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Barros Scores His First SBK Win As Toseland Regains Second Place Overall

Author: Honda Racing Press Release
Posted on: Monday, Oct 02 2006

James Toseland (Winston Ten Kate Honda CBR1000RR) was a lonely second in the first race and after scoring a fifth in race two, he promoted himself back to second overall, by two points, from Noriyuki Haga. The Riders’ Championship win was decided in favour of Troy Bayliss at Imola, but the Manufacturers’ Championship will not be awarded until the outcome of the Magny-Cours season finale in known.

Karl Muggeridge (Winston Ten Kate Honda CBR1000RR) was eighth on two occasions, while Pierfrancesco Chili (DFX Treme Honda CBR1000RR) finished each race, but was out of the points each time, finishing 16th and 18th. Michel Fabrizio (DFX Treme Honda CBR1000RR) retired because of technical problems in each race.

Race one was the sole property of Barros, who came through from a careful first lap to score his first ever win in World Superbike, having been fast in regular qualifying, yet only eighth in Superpole. He was the quickest rider over a single in race one, setting a new lap record of 1m 50.266s and made his advantage in pace and set-up count with a clear victory over the only rider who could live with his charge for a time, James Toseland. Andrew Pitt was third. Karl Muggeridge went eighth (after finishing Superpole 13th).

In race two Barros was arguably even more impressive than in race one, and with more two or three more laps would have caught and passed eventual winner Troy Bayliss. Toseland had to race his spare machine in race two, after experiencing some problems with the electronics on his new machine in race one. Third place went to Yukio Kagayama, with Toseland fifth, but ahead of his main rival Haga.

Toseland moves from third to second overall after Imola, with Bayliss on 393 points, Toseland 295, Haga 293 and Pitt 239. Barros is now fifth, with 231 points, while Muggeridge is 12th on 113, only four points behind the non-scoring Fabrizio.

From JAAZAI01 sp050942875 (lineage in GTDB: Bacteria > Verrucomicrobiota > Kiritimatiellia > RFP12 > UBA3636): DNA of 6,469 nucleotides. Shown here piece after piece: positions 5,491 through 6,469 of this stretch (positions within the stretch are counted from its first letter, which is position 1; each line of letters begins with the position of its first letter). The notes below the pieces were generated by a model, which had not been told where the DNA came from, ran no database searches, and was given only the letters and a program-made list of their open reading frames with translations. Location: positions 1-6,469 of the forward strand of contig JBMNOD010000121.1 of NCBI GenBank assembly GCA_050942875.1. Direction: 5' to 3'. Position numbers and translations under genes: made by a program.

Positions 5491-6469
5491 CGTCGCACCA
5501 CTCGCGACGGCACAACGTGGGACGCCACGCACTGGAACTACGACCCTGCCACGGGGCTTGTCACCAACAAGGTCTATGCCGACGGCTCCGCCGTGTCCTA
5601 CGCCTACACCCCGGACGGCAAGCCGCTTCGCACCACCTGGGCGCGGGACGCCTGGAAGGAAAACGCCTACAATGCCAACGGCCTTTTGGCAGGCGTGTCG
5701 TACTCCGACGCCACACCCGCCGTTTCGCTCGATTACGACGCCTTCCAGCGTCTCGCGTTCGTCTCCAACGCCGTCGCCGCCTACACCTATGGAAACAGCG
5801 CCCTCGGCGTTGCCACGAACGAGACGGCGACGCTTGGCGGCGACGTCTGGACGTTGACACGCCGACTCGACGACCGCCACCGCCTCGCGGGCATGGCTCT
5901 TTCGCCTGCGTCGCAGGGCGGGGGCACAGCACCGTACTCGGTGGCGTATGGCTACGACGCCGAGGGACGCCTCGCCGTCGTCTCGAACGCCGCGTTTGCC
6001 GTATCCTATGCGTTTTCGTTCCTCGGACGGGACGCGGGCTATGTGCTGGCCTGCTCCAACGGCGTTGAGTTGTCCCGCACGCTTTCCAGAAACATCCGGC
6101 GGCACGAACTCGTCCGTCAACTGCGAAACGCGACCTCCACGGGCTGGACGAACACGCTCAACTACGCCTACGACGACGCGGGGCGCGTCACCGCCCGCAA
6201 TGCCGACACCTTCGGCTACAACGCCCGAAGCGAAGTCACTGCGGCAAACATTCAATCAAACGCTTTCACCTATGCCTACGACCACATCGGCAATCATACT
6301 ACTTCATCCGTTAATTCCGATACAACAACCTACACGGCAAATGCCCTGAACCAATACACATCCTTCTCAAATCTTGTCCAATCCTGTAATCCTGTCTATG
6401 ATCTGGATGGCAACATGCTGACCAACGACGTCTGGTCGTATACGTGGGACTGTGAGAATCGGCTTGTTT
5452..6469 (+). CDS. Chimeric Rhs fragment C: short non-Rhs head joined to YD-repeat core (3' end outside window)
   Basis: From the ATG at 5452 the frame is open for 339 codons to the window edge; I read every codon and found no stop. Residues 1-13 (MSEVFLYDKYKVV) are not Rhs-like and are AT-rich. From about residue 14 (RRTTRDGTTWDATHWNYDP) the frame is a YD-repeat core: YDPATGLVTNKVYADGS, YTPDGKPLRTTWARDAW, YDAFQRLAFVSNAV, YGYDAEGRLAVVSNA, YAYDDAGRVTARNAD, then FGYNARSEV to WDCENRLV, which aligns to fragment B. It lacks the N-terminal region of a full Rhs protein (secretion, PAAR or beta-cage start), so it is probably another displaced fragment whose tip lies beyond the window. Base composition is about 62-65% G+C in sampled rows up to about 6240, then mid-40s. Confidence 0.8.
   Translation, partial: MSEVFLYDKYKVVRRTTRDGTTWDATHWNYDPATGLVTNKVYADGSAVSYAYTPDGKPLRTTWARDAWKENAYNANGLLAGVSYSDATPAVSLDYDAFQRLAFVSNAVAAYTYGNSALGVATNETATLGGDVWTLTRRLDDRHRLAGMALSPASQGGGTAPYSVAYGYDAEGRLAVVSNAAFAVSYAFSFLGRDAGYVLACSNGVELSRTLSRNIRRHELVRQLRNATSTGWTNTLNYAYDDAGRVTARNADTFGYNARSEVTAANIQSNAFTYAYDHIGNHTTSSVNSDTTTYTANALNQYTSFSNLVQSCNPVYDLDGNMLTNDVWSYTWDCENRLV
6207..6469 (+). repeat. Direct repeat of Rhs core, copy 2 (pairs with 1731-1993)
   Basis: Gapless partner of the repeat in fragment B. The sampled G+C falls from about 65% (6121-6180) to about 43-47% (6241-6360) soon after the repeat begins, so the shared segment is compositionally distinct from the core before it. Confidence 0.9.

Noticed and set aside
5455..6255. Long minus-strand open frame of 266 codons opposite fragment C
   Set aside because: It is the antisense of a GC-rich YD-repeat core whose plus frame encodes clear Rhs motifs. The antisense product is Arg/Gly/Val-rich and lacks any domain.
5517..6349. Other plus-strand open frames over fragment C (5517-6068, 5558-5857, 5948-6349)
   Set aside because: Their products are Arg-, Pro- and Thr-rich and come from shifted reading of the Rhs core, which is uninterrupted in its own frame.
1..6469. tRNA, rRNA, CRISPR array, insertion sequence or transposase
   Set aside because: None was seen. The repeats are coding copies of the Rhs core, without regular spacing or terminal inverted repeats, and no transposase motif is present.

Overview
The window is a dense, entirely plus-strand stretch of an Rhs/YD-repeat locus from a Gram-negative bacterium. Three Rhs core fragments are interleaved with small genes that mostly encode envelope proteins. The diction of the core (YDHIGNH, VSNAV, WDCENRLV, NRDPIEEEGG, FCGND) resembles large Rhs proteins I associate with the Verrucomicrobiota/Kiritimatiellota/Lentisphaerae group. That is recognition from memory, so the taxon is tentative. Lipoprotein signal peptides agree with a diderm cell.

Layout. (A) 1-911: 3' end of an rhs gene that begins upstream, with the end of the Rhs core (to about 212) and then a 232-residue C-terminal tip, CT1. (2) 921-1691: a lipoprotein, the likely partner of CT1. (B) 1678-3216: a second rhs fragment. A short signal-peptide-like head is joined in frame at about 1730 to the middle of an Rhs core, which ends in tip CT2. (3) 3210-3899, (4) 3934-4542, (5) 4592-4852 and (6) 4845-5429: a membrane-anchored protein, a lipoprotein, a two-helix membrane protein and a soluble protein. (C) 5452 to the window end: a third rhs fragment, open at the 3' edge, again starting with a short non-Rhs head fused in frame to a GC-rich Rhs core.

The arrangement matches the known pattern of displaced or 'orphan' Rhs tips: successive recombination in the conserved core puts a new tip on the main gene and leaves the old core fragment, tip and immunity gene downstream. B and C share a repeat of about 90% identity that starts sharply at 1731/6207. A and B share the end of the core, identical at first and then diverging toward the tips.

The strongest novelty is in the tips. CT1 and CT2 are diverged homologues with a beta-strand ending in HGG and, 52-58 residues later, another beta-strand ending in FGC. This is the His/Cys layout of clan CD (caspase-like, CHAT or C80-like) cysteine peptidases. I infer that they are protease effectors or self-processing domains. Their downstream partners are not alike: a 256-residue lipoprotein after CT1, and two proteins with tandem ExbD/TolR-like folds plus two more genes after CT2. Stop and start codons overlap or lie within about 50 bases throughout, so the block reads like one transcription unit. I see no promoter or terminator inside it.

Toseland’s aim now that the championship win has become a mathematical impossibility is to finish second overall, and he made some progress at Imola, if not quite as much as he wanted.

“I didn’t get a perfect start in race one but it was OK,” said Toseland. “In the second one we used the spare bike and it started off OK but then the clutch released and started to grab and I went back to eighth or ninth and lost a lot of time. I wanted to pull some good points back to Haga today, not just a couple. The battle for me after race one, when
Bayliss took the title, was for second in the championship, and I beat Haga in both
races. I need to go to Magny-Cours now and make sure I finish the job to be runner-up in this championship.”

Barros had to work hard for his win and second place and had to avoid some early problems in race one.

“In the first race I was held up by two crashes,” said Barros. “So I did not get away with the leaders. I really had to try hard to avoid Xaus, and then I just got my head down to get with the leaders. I knew that the last ten laps would be critical for the tyres so it was good that I could set fast lap times all the way through and I could go away from the rest of the leaders.”

Muggeridge had an eventful raceday, with niggling problems getting in the way of a better pair of results.

“I had a better ride in race two, and a better start,” said Muggeridge at the end of raceday, “but I got held up by Neukirchner, and he held me up for ages. Then Corser as well. It meant I lost the small gap I had back from James, which I knew I could have bridged. I had a very bad start in race one - 19th at the beginning, because someone knocked me off the track. We made the bike better in race two, and we were close, but not quite there.”

Chili found his physical condition once more the main drawback to his race challenges.

“It was very hard work for me,” said Chili. “I am still not back to full fitness after my recent crashes and that was my main problem today. In race two it was even worse but I wanted to finish both my home races.”

Fabrizio was disconsolate at his misfortunes, but looks to Magny-Cours to finish his rookie SBK season on a high.

“The bike just stopped in the first race,” said Fabrizio. “In race two the engine temperature started to go up so I decided to come in, just in case something worse happened.”

The WSS and SBK series now goes Magny-Cours for the final round of the year, between October 6 and October 8.

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